The average household with credit card balances now owes $7,879, a surging trend indicating that consumers are reverting to pre-recession debt levels of more than five years ago.
The CFPB said its investigation found that the companies inaccurately reported information for more than 84,000 accounts on a “widespread and systemic basis.”
Bank repossessions — often the last phase of a foreclosure when the lender takes back ownership of a home — were up 60 percent last month, compared to a year ago.
The $21.3 billion in new credit card debt added in Q3 2015 is the largest third-quarter buildup since the Great Recession – 71% higher than the post-recession average.
One impact: Fewer homes for sale, especially lower-priced homes that are both more likely to be underwater, and more likely to be sought by first-time and entry-level homebuyers.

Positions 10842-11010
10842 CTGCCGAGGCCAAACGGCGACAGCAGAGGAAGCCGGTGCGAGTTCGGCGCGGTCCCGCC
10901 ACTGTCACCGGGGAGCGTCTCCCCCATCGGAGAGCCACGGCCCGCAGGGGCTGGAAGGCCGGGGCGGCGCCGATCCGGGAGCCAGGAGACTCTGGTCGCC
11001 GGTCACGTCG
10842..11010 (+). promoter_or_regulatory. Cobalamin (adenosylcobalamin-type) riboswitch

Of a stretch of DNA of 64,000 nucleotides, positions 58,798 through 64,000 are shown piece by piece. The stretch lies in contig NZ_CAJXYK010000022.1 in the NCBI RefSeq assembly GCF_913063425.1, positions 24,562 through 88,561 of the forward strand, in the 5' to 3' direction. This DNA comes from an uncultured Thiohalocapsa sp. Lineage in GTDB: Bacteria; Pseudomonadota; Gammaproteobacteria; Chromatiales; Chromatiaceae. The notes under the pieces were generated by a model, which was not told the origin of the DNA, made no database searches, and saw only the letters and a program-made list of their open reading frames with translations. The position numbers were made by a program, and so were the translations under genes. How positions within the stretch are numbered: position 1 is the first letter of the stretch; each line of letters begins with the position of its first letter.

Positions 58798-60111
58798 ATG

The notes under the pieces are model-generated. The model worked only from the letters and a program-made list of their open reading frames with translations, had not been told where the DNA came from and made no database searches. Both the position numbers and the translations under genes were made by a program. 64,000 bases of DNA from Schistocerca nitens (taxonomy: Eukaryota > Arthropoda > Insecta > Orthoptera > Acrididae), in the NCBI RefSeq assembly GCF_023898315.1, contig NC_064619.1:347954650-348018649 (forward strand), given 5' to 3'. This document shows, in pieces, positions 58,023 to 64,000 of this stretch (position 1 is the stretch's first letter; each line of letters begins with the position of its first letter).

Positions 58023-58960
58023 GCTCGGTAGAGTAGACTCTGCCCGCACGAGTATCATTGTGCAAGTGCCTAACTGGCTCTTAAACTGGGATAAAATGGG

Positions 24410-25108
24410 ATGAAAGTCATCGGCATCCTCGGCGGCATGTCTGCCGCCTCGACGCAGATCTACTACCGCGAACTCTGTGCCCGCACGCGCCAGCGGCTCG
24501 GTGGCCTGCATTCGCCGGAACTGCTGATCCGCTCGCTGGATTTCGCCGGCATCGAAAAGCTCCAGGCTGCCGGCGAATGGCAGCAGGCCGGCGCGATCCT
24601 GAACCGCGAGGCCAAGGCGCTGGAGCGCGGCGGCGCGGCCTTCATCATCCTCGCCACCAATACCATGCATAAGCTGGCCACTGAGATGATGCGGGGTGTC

Auto loan balances increased for the 18th straight quarter, this time by $39 billion, and stand at $1.05 trillion as of the end of September.
A provision in the congressional budget bill allows companies to robocall Americans’ cellphones to collect any money owed to or guaranteed by the government, including federal student loans, mortgages and taxes.
Consumers’ most frequent complaints were about incurring late fees and credit report problems “due to confusing payment processing schedules and difficulty disputing bill inaccuracies,” the CFPB says.
Just 48 percent of millennials are aware of their credit score (compared to 60 percent of Boomers), and only 37 percent of millennials are confident in their ability to manage credit, finds a new report by LoanDepot.
“With one out of four student loan borrowers struggling to repay their loans or already in default, cleaning up the servicing market is critical,” said CFPB Director Richard Cordray.